Many small businesses, and their employees, are seeing increased group health insurance rates under the Affordable Care Act (ACA, aka 'ObamaCare'). In fact, it's not just small businesses. Employees with businesses of all sizes are likely to see higher deductibles and co-pays, and smaller employer contributions in 2014.
The Problem - Small Businesses Facing Increased Group Health Rates
While some employees and businesses blame ObamaCare for those cost increases, benefits experts say the law is mainly accelerating trends that predate it. The cost of health care has been on a steady increase over the last decade. And the costs are becoming unsustainable for small businesses and their employees.
According to Kaiser Health News, what the health reform law is accelerating are strategies to combat the cost of health benefits such as increased emphasis on wellness programs and defined contribution health benefits.
Similarly, McClatchy DC reported that in the light of ObamaCare, many small businesses (< 50 employees) are seeing significantly higher insurance rates, especially those with mostly young and healthy employees (source). Some are deciding to renew early to curb higher renewal rates. For example, McClatchy DC spoke with Wisconsin small business owner Michael Karegeannes, who was given a choice in October: renew the health insurance policy for his employees in December, locking in a 7 percent increase. Or, he could wait until next June and face a 25 percent to 30 percent increase in the premium.
One Solution - A "Pure" Defined Contribution Approach
While dropping health insurance coverage all together is not a viable option for many small businesses or their employees, there is a third option for small businesses to consider -- a "pure" defined contribution approach.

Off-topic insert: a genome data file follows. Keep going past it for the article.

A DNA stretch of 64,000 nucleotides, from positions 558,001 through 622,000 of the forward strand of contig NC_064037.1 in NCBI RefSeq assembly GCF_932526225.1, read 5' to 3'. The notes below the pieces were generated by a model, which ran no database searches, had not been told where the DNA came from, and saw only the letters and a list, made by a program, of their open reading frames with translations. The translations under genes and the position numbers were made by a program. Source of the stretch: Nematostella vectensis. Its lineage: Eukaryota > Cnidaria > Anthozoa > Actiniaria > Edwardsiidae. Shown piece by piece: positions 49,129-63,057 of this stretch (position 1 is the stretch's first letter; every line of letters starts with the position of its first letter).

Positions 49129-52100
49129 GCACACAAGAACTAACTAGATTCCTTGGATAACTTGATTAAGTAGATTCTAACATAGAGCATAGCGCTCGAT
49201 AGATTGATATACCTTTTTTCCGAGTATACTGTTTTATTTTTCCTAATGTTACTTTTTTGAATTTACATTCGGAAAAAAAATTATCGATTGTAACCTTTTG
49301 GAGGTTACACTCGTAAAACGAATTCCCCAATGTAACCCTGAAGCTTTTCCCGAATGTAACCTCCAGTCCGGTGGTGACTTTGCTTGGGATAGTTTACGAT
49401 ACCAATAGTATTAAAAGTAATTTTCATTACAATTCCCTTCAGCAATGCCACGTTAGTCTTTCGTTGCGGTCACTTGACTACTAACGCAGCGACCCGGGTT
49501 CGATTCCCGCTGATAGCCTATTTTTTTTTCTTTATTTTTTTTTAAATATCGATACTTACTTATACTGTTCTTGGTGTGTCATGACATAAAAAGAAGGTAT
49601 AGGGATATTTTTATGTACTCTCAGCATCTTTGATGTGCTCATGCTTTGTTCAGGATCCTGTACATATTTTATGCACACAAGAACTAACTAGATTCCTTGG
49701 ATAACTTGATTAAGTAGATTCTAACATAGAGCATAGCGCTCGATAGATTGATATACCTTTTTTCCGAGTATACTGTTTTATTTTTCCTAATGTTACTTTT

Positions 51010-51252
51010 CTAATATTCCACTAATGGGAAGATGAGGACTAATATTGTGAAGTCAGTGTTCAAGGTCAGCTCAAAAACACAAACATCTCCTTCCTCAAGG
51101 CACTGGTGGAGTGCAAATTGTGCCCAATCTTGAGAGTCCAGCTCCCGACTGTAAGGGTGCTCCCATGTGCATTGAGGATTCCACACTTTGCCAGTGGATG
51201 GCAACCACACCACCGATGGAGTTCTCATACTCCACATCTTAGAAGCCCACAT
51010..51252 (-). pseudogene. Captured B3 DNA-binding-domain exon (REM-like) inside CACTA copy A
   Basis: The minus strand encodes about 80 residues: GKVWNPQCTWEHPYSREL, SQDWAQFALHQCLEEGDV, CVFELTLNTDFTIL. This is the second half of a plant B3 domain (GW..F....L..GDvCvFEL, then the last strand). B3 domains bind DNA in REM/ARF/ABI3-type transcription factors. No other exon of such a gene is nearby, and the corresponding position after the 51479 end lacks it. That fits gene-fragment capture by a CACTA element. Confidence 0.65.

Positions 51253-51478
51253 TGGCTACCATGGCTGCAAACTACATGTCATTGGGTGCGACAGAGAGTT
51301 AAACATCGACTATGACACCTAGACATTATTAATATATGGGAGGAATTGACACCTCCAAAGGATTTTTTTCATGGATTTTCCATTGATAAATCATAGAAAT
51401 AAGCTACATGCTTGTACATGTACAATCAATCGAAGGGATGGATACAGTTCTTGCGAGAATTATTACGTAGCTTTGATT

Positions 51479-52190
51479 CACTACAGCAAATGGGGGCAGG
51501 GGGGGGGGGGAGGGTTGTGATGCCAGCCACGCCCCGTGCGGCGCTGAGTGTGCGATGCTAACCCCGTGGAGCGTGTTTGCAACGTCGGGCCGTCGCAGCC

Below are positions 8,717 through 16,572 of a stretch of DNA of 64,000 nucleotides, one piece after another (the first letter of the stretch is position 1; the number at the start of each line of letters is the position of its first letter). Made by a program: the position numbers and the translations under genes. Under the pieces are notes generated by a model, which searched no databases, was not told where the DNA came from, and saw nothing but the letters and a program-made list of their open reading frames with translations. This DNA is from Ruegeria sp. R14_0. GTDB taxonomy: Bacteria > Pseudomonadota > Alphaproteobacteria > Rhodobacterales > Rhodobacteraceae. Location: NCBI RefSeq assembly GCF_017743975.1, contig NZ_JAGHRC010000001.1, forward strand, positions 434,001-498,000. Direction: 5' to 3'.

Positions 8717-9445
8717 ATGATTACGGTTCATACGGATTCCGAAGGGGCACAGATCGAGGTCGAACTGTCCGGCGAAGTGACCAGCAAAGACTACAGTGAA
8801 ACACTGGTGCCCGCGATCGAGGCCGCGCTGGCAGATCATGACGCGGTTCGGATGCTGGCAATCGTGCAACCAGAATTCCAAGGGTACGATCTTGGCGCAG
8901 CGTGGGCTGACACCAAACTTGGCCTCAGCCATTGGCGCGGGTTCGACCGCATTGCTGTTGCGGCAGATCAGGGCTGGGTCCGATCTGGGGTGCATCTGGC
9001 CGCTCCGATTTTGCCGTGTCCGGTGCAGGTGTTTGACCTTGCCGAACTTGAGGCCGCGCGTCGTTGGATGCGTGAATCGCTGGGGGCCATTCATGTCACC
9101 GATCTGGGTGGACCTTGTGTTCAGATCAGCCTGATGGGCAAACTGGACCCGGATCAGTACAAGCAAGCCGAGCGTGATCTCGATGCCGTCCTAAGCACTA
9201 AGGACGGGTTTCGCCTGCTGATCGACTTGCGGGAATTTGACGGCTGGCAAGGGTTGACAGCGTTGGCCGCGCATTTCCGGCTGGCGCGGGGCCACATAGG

To summarize, many small businesses feel they are stuck between a rock and a hard place because:
Group health insurance is too expensive, and expected rate increases at renewal time leaves financial uncertainty for small businesses
Small businesses want to offer health benefits to recruit and retain top talent
Small businesses (< 50 employees) don't need to deal with the employer mandate in 2015 - the provision to either offer traditional health insurance or be subject to the employer tax penalty. The employer mandate does not apply to small businesses with fewer than 50 employees. (See: FAQ: Does My Small Business Have to Provide Health Insurance?)
Individual health insurance is now guaranteed-issued, and eligible employees can access health insurance tax credits to lower the cost of their premium -- but only if the small business does not offer traditional health insurance.
That's why for many (if not all) small businesses, the solution to employee health benefits in 2014 is a "pure" defined contribution approach, where the small business offers employees a health insurance allowance that employees can spend on purchasing individual health insurance. The health benefit is the contribution rather than a defined benefit plan. This solves many of the problems outlined above because:
Small businesses have complete cost predictability. The business sets the amount to contribute, and there are no minimum contribution amounts. This solves the problem of uncertain annual cost increases.
- Employees purchase the plan that best fits their family's health needs and have cost predictability.
Brokers can add defined contribution health benefits to their offerings as a way to retain clients unable to afford traditional group health insurance.
See related article: The Tipping Year for Pure Defined Contribution Healthcare
If you're a small business or small group broker, are you seeing increased group health insurance rates? How are you dealing with it? Leave a comment below.